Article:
A proper push-up (knees off the floor) is a basic upper body exercise. But for many, the movement is strenuous and difficult to learn. Women especially often struggle with how taxing the exercise can be. But, believe me, performing a correct, no-knees push-up has nothing to do with gender and everything to do with discipline and dedication. Follow the rules below for progressions from beginner to push-up master, and soon you’ll be doing advanced push-ups with ease.
Rule 1: Get off your knees
Doing push-ups on your knees creates an unnatural movement pattern that makes it difficult to transition to proper, off-the-knees push-ups. Get off your knees, tighten your abs, breathe out on the way down, and feel your arms working. Taking the proper position will create the stimuli necessary to strengthen your arms and master the movement.
If you need a modification on your way to performing a push-up without your knees, a wall, a bar, or a bench are excellent choices. If using a wall, bar, or bench, be sure to lower the angle every week until you can do a push-up on the ground.
Rule 2: Be dedicated
I started working on push-ups when I was seventeen, and I tried to practice daily. My progress stagnated if I took a day or two off during this early-exposure period. I had more strain when I returned to the exercise. This occurs when exposure to an exercise is cut off soon after being introduced, and the body returns to what it’s most accustomed to: not doing the new exercise.
To prevent regression when beginning push-ups, don’t do the exercise only when you have the energy to do it or for less than three times per week. If you do so, you may find yourself never mastering the movement. Practice daily, and try to commit to 20 or more push-up attempts per day, cumulatively, and you’ll be a push-up pro before long.
Rule 3: Set a time limit to mastery
Set a one or two-month limit to achieve proper push-ups. If you do several push-ups per day every day, you will no doubt have the exercise mastered in one month. If cannot practice push-ups a little every day, for whatever reason, expose your body to the exercise at least three times per week (20+ reps per day or per workout). At a three-day per week rate, you can master a proper push-up in two to three months.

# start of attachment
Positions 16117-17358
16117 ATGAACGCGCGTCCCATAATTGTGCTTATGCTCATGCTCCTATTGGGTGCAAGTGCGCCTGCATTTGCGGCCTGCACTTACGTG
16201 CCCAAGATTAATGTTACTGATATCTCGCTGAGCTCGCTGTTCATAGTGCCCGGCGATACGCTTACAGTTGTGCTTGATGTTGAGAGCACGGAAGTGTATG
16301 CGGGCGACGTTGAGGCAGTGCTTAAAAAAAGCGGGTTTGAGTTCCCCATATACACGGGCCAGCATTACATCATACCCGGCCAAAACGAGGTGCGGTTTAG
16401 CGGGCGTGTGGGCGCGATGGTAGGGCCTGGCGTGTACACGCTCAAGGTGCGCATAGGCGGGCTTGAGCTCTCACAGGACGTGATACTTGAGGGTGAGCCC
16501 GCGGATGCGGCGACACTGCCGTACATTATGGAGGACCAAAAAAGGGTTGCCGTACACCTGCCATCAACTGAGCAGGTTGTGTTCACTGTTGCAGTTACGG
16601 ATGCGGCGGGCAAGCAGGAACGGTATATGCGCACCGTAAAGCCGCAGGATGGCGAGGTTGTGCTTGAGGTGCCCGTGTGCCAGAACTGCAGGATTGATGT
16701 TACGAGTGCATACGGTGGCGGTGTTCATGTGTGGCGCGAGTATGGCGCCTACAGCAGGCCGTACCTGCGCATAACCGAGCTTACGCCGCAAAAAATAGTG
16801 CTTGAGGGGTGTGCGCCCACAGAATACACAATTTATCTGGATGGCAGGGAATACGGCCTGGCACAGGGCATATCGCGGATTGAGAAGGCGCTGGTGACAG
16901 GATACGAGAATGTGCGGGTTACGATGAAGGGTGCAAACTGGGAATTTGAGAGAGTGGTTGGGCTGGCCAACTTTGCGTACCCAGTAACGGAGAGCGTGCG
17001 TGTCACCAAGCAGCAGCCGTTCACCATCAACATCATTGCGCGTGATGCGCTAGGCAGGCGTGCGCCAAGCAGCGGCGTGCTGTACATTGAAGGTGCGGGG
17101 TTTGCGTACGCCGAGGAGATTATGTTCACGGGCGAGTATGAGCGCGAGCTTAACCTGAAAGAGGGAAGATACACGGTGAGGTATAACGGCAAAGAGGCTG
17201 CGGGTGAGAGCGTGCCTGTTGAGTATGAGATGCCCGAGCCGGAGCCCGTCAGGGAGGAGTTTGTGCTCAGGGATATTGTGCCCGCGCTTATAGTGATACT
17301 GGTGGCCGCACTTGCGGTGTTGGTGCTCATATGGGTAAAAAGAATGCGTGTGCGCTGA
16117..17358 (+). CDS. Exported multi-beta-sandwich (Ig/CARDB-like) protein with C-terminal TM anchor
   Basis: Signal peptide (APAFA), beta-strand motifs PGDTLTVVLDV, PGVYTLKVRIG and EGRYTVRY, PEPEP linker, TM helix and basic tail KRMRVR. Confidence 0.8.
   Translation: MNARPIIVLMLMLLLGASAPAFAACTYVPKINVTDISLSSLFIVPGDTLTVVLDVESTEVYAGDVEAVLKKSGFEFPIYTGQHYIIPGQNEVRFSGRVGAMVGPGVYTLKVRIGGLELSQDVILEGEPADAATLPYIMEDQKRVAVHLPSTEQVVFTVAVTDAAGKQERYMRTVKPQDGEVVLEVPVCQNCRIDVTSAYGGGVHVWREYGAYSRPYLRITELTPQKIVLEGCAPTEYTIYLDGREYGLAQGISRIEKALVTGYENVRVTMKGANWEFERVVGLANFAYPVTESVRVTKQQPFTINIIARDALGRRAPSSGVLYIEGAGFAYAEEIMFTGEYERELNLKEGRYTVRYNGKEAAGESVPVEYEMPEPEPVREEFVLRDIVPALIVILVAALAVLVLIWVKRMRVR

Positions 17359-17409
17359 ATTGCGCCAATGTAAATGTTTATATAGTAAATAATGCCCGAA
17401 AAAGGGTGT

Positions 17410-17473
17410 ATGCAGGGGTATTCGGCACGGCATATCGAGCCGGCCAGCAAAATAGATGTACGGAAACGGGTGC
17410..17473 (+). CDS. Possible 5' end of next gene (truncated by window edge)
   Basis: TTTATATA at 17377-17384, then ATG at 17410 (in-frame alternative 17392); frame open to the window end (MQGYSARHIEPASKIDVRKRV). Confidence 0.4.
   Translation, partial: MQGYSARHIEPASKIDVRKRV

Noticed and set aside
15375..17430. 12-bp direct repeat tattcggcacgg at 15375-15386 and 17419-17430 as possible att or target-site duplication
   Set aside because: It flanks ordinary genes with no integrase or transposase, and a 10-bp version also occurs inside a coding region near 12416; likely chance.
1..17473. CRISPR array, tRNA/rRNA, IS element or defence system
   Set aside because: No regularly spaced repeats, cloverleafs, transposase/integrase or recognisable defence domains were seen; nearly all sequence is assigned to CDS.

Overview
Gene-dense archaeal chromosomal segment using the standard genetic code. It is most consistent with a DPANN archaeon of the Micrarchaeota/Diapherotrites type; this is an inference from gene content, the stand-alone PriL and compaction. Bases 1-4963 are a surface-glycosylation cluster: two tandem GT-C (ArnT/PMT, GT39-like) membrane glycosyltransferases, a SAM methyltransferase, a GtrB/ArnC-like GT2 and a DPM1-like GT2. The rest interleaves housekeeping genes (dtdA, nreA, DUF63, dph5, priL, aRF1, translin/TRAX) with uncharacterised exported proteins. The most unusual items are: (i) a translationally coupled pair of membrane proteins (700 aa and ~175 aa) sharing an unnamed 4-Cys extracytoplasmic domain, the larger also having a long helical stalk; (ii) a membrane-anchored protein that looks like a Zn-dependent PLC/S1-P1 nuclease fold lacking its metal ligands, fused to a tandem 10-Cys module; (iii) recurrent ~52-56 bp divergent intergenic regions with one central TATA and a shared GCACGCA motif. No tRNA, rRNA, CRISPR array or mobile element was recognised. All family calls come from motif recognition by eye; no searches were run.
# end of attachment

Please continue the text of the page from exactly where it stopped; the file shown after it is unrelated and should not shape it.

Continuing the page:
BONUS RULE: Set higher push-up goals
Don’t stop at basic push-ups. Aim for mastery of push-up variations, such as side-to-side, plyo, staggered, and pike push-ups. If you set an advanced push-up goal before attempting basic push-ups, you might master the basic movement faster because you will see it as a starting point, rather than an endpoint; a basic push-up becomes something you have to overcome before you can even get to the interesting stuff. I incorporate this logic with all my fitness goals, and it’s often a fast-track to learning a plethora of advanced exercises.
As with other bodyweight strength exercises, proficiency at push-ups requires muscle adaptation, which takes time. Adaption is brought on by exposure, consistency, and repetition. The speed in which you master push-ups is dependent on your level of dedication. If you follow the above simple rules, you’ll be on your way to push-up mastery in little time.
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As an athlete for over 21 years and a broke single mom for most of that time, I created brokesinglemomfitness.com, now LLAFIT.com, to aid anyone who believes the road to fitness requires a lot of cash or time. In reality, the way to fitness is paved with knowledge and firm principles; teaching readers how to master both is the goal of this site. LLAFIT – Lifelong Applied Fitness